, Newburyport, MA


April 2, 2014

The Daily Parent: How to build strong supports for your middle-schooler

When parents have very young children, they often feel like they are in the trenches, fighting for basic human rights like the opportunity to take a shower or talk on the phone without interruption. It is not usually a time of great personal reflection because getting through each day can be exhausting.

By the time children enter school and what psychologists call the latency period of childhood, parents can collect themselves and recover from all those sleepless nights and tantrums, and prepare for the next unstable period of childhood — puberty.

One major difference between the difficulties inherent in caring for very young children and those that come with the territory of raising young adolescents is that parents seem to have fewer support systems. No longer members of Baby & Me classes, story time at the library and cooperative nursery schools, today’s parents of tweens and teens are more likely to both be working, to have several children and their numerous activities to manage, and to be more disconnected from their children’s schools. Most middle schools hold parents at arm’s length by design, as well, to discourage hovering and help kids become more independent.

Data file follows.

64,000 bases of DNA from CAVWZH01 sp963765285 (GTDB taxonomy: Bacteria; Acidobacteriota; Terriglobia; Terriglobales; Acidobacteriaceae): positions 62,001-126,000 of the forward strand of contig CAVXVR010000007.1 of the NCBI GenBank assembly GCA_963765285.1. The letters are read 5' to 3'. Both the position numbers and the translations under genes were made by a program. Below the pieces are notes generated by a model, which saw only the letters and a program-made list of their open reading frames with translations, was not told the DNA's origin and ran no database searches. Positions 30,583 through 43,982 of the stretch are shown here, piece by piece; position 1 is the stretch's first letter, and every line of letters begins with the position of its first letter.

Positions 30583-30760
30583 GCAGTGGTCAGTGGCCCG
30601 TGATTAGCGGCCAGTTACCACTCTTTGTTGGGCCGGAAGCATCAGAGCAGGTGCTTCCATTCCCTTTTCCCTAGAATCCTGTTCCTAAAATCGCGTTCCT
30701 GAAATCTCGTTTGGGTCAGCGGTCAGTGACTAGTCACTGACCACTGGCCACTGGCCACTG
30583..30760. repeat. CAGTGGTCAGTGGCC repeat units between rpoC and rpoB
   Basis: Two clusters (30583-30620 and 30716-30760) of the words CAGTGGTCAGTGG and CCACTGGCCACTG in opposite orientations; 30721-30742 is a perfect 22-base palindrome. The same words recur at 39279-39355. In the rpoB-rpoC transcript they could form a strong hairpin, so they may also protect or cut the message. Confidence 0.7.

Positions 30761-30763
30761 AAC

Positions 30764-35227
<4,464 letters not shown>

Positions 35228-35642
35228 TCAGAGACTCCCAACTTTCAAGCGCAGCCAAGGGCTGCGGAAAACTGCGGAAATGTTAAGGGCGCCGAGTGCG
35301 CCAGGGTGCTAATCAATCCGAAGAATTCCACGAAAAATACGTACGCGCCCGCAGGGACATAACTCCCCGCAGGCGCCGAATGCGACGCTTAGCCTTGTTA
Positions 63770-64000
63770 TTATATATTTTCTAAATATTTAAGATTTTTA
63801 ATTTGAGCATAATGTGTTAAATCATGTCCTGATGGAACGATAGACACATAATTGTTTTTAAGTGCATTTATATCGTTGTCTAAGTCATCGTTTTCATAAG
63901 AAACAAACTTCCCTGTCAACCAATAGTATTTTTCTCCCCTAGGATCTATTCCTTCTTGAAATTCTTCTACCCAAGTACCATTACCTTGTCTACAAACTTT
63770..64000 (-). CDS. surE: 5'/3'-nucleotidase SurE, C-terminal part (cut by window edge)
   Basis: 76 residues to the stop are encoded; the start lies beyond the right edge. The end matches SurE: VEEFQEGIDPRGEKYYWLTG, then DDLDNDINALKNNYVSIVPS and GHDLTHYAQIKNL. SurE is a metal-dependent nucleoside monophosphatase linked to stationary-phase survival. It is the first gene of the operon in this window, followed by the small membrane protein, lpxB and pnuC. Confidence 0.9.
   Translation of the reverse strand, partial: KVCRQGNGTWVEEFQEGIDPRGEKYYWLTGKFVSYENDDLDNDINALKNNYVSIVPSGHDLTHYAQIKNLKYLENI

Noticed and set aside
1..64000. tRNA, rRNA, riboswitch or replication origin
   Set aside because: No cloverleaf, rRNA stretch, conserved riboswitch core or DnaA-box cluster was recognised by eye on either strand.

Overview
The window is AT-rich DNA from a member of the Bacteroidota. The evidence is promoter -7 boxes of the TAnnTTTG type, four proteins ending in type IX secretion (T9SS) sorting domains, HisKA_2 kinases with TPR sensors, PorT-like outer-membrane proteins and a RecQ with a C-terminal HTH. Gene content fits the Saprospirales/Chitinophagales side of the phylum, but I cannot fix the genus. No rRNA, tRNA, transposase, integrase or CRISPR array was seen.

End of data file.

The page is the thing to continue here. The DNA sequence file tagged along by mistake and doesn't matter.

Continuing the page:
Here are some tips for building support systems while your child is in middle school:

Support System No. 1: Your child’s teachers and school

The home-school partnership is much more than a buzz term. It is the mechanism for ensuring that the necessary communication, agreements, roles and responsibilities of each party are set out clearly and lived out daily.

Read the parent handbook to understand how the school views this partnership. Ask questions, make suggestions and play an active role in defining how this relationship can best support your child. While things are going smoothly — in anticipation of when they might not be — think through the best protocol for expressing concerns to your child’s teachers or members of the administration. Whom should you contact first? Whom should you contact if the first person cannot resolve your concern?

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